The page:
(Site Excerpt: Menu) Edwardus Redivivus in A Gest of Robyn Hode... The
'Marchaunt' of Sherwood: Mercantile Ideology in A Gest of Robyn Hode...
Richard Call, the Pastons, and the Manuscript Context of Robin Hood and the
Potter...  The Geste of Robin Hood (In Modern English)...

FTP Site to download Canterbury Tales
ftp://ftp.std.com/WWW/obi/Geoffrey.Chaucer/

Dante, Chaucer, and the Currency of the Word:
Money, Images, and Reference in Late Medieval Poetry
R. A. Shoaf
http://www.clas.ufl.edu/users/rashoaf/currency/dccw.html
This site contains nuggets of mined material regarding the subject,
cataloged for reasonably easy access.

The Gregorian Chant Home Page
http://silvertone.princeton.edu/chant_html/
(Site Excerpt: Menu) Links to other chant research sites on the
Web...Medieval Music Theory Sites...Resources for Chant Performance...Other
Chant Web Sites...Web Sites Helpful for Chant Researchers...Historical and
Humanistic Sciences...

Renaissance Dante in Print (1472-1629)
http://www.nd.edu/~italnet/Dante/
(Site Excerpt) THIS EXHIBITION presents Renaissance editions of Dante's
Divine Comedy from the John A. Zahm, C.S.C., Dante Collection at the
University of Notre Dame, together with selected treasures from The Newberry
Library. The Zahm collection ranks among the top Dante collections in North
America. Purchased for the most part by Zahm in 1902 from the Italian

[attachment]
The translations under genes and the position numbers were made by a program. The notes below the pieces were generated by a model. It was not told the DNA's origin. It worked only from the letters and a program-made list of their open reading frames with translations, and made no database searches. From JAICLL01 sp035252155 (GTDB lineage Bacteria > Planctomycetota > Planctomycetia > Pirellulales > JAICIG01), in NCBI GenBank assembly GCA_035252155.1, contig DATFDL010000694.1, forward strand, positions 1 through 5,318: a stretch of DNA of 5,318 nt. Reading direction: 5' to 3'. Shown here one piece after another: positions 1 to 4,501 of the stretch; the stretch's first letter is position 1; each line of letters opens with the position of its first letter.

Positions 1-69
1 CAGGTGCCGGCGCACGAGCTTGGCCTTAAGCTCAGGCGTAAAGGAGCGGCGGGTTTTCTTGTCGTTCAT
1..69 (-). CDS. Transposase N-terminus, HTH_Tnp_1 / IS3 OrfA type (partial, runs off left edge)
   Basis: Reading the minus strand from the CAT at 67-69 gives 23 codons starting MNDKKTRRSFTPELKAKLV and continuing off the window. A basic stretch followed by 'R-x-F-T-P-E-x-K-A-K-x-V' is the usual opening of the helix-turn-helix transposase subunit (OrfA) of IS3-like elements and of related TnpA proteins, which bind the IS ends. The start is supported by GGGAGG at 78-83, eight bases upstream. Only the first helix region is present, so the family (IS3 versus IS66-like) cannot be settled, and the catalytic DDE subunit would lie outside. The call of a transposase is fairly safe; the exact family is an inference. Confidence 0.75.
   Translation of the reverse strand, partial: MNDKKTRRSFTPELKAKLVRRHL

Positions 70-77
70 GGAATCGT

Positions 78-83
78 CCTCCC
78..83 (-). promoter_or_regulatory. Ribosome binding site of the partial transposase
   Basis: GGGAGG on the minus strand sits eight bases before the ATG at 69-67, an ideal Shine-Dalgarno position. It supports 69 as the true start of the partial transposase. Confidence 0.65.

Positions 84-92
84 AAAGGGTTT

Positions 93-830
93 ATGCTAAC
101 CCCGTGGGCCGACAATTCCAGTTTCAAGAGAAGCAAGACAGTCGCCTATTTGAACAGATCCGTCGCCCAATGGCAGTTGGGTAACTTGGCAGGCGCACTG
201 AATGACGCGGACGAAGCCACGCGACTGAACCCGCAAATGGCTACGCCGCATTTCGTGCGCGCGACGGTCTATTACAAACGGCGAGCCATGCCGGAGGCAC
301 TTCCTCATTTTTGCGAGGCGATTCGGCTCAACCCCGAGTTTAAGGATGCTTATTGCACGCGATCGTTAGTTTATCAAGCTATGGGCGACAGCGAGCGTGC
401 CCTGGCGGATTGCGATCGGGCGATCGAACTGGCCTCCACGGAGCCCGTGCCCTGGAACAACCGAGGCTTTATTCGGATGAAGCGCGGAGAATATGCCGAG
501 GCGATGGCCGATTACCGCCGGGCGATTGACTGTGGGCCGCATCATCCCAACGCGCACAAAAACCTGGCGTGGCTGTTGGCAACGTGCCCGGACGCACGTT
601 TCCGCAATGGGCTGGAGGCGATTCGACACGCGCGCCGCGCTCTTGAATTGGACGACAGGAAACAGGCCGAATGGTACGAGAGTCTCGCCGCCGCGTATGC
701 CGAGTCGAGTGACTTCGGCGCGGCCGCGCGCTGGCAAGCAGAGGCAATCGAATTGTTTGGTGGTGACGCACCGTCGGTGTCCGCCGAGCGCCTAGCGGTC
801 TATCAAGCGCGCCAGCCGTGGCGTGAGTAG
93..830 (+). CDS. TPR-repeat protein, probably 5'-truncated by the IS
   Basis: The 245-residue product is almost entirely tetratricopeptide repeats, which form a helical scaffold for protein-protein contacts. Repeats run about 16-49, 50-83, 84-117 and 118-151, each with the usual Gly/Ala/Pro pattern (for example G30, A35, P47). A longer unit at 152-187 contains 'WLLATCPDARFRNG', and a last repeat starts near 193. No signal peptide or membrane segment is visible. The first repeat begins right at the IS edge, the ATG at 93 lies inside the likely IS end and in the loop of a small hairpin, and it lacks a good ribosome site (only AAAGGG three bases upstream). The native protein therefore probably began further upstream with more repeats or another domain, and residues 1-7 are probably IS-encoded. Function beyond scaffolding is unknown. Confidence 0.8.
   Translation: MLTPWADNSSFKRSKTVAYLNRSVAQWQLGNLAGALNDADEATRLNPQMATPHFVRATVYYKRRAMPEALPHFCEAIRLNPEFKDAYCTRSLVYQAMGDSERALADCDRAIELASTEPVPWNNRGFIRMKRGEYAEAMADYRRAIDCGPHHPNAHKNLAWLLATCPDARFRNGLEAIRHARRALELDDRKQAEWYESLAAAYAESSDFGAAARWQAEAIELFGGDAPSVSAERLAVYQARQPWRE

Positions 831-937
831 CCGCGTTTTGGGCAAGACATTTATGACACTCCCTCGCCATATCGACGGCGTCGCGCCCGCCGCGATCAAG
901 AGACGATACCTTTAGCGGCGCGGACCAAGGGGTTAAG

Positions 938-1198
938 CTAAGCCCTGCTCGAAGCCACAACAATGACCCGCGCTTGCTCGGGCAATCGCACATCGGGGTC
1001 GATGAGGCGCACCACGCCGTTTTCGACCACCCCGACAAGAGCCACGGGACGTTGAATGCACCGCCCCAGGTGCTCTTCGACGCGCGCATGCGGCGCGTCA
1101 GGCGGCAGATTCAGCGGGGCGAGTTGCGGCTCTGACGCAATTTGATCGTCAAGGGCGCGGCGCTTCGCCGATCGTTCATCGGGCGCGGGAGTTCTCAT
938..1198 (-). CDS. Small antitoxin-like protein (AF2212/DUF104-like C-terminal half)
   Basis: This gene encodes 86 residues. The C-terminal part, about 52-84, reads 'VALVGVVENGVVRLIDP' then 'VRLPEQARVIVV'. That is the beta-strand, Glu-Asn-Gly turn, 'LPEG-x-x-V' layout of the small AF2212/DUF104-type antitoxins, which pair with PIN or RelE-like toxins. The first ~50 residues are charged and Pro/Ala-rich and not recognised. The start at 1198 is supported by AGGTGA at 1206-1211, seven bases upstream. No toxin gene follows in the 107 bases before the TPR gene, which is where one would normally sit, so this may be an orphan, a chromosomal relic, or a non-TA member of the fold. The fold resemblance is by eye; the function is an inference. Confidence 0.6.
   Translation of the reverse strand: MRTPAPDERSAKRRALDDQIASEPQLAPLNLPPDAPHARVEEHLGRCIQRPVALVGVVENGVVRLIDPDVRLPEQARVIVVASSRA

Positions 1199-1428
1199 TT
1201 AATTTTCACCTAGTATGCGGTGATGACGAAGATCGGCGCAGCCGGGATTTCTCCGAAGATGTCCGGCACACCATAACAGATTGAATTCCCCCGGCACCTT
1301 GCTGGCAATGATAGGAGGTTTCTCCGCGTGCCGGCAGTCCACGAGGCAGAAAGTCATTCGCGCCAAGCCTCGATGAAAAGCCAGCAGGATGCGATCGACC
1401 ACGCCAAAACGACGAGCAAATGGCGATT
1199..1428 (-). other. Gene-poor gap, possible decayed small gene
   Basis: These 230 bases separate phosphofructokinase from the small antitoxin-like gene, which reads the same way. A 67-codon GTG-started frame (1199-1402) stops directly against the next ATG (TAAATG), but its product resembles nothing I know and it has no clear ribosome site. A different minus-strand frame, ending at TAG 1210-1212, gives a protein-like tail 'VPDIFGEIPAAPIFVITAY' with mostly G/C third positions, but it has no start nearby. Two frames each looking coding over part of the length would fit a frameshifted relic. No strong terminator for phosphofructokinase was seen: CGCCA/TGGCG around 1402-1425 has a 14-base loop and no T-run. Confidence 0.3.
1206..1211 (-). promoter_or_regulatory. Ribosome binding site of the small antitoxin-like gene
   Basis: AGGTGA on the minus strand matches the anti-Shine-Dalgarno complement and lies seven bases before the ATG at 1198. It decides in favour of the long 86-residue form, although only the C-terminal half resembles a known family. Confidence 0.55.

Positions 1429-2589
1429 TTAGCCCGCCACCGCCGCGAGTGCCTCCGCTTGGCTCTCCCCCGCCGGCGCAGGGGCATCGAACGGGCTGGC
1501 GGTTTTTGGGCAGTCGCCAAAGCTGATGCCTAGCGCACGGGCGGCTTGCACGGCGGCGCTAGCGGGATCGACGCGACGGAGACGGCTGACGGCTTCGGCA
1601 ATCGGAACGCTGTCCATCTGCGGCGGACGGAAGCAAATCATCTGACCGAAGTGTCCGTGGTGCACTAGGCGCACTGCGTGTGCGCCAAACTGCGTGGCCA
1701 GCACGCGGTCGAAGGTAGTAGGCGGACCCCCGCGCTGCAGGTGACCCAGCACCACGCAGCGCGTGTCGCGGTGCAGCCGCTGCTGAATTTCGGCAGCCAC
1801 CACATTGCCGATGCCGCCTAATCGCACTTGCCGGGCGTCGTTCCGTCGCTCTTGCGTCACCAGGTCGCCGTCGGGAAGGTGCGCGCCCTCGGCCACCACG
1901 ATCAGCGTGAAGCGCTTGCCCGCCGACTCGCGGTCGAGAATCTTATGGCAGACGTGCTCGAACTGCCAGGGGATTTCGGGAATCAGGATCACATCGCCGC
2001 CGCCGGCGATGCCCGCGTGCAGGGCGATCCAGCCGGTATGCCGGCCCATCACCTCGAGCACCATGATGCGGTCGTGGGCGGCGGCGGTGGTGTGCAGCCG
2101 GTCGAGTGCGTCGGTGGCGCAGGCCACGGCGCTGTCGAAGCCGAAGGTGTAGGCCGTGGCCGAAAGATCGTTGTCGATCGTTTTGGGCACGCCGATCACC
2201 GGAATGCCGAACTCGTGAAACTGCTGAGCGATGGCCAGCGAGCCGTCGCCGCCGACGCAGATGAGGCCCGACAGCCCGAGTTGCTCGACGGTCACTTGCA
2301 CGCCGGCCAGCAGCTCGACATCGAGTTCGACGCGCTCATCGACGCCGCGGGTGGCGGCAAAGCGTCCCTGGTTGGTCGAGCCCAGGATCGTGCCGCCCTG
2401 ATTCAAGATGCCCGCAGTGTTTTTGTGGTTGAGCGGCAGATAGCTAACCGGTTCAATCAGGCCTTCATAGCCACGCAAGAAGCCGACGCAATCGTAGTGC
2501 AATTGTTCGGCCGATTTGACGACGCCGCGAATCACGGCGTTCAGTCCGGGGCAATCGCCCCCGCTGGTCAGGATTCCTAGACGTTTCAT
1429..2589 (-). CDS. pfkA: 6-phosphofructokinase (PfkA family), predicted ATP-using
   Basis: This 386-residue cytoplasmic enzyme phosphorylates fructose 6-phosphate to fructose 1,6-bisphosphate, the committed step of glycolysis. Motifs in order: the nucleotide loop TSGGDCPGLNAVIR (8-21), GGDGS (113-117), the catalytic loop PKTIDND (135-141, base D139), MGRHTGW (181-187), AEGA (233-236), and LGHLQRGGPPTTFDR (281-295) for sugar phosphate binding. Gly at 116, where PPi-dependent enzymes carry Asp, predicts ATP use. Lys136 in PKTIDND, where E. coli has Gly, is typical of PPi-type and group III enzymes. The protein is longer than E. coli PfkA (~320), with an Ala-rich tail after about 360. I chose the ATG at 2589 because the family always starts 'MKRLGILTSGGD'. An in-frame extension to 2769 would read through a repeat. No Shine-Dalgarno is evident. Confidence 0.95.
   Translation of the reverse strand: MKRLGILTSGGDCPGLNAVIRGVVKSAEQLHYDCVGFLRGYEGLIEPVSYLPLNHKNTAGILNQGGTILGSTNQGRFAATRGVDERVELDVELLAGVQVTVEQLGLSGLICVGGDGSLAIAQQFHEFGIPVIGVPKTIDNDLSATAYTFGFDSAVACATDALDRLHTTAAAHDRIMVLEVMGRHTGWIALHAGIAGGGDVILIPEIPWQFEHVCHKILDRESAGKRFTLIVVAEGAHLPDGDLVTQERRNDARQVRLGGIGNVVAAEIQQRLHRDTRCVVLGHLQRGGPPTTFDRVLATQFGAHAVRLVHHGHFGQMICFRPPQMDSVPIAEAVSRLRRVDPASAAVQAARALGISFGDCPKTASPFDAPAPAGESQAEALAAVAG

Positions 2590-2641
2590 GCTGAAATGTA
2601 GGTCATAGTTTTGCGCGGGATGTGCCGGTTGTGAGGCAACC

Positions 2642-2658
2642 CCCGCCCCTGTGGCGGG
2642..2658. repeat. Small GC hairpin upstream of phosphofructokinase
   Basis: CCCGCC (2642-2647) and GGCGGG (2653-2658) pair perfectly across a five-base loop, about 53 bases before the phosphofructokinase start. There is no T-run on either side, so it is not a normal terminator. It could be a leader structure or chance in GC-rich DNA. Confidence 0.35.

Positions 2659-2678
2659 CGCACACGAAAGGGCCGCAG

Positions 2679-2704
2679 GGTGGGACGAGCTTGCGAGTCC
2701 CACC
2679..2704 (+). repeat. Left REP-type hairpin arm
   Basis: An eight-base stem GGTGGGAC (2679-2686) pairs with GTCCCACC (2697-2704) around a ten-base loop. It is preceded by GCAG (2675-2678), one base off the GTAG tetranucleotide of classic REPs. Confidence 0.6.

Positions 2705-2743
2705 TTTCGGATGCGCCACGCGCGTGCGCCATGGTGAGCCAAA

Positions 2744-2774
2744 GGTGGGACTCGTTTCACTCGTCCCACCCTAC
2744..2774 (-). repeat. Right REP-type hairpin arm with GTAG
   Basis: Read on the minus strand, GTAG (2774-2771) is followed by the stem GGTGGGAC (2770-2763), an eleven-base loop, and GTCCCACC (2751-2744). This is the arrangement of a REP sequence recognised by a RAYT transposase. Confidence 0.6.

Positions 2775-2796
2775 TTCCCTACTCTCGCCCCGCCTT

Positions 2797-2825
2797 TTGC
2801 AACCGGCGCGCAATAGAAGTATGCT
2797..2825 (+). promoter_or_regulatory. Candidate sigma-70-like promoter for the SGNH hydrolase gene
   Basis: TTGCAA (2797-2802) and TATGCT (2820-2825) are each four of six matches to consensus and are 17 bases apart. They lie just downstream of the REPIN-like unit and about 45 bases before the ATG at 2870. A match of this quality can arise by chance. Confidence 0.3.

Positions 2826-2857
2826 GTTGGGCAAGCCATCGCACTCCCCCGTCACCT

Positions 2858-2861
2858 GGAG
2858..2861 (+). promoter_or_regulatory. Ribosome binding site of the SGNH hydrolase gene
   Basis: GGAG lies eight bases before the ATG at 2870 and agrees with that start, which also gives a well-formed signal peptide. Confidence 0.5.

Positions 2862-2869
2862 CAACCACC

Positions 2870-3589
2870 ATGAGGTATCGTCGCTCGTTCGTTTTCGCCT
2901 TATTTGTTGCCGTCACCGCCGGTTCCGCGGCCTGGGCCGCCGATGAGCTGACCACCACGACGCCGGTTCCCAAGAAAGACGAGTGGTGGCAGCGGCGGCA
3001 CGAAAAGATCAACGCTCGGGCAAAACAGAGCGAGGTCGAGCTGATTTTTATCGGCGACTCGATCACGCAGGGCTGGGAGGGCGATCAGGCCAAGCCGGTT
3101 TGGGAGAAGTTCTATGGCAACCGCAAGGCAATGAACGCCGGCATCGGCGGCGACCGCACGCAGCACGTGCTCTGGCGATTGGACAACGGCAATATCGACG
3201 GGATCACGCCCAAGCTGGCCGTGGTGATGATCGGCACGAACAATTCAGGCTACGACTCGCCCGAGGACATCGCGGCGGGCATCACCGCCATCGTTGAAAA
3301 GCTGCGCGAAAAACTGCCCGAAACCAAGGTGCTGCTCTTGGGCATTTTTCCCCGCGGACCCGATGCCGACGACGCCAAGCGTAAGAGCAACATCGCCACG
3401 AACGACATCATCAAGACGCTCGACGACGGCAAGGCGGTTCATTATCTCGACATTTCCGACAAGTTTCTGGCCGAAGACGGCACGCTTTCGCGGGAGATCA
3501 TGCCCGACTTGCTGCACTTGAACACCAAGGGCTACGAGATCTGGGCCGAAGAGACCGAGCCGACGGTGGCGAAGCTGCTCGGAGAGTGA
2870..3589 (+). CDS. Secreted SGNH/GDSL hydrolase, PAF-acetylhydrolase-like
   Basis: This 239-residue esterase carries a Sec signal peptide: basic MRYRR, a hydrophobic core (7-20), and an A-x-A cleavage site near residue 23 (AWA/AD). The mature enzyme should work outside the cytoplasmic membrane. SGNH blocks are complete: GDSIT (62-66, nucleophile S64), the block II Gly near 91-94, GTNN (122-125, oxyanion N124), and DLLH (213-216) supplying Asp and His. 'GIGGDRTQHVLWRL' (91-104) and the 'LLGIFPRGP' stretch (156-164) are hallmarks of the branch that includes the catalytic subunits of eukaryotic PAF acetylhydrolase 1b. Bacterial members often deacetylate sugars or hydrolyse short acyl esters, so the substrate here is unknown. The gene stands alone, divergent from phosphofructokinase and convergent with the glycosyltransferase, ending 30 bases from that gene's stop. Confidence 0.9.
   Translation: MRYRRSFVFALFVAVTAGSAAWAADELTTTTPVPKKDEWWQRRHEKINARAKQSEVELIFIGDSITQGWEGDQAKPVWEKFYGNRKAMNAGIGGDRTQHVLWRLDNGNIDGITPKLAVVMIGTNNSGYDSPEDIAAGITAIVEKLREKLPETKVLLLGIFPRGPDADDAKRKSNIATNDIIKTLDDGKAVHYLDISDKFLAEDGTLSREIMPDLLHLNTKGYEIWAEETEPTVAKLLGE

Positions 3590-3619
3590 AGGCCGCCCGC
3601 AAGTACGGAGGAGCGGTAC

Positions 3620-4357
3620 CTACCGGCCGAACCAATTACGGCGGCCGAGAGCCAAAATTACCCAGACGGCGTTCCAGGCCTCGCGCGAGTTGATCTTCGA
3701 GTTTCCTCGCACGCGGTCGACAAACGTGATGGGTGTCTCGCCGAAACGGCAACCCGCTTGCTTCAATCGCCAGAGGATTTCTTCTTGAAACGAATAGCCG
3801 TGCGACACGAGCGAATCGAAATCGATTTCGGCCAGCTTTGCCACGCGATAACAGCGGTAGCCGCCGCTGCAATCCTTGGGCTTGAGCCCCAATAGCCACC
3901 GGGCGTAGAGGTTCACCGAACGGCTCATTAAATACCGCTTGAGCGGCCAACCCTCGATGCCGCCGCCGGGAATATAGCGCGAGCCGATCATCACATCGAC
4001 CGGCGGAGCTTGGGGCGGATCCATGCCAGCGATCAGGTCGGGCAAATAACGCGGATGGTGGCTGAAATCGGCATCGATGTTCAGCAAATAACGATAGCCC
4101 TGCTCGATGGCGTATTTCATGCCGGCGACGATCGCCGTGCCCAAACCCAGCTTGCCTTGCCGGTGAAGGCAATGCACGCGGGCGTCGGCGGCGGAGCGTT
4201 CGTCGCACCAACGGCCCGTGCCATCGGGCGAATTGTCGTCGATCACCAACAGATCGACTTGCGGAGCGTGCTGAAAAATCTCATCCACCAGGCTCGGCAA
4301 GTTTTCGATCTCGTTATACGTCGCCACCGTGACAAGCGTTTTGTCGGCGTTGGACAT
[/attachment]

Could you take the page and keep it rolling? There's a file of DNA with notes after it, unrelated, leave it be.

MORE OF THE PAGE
Dantophile Giulio Acquaticci, the 15th- and 16th- century imprints presented
here form the heart of Zahm's collection, which totals nearly 3,000 volumes,
including rare editions and critical studies from the Renaissance to the
present. The nine incunable editions and nearly complete series of
16th-century imprints featured in this exhibit constitute essential primary
sources for both the history of Dante's reception during the Renaissance and
the early history of the printed book.

Luminarium
http://www.luminarium.org/lumina.htm
This site is a graphic-heavy anthology of Medieval, Renaissance, and 17th
Century Literature.

MEDIEVAL DRAMA LINKS
A personal selection made
by Sydney Higgins
http://collectorspost.com/Catalogue/medramalinks.htm
(Site Excerpt) I have wasted countless hours chasing after alleged medieval
drama links on the World Wide Web that turned out to be either non-existent
or of little value. The following selection gives the ones that I have found
to be most useful. All the links are divided into categories but, because
there are about 200 links, they are presented on eight pages. You may go
either to the page or the category of your choice by clicking on the
selected heading below.

The Middle English Collection
at the Electronic Text Center, UVa
http://etext.lib.virginia.edu/mideng.browse.html
A large collection of medieval texts. Some are freely available, some
available only to Virginians.

The Middle English Compendium
http://ets.umdl.umich.edu/m/mec/
(Site Excerpt) The Middle English Compendium has been designed to offer easy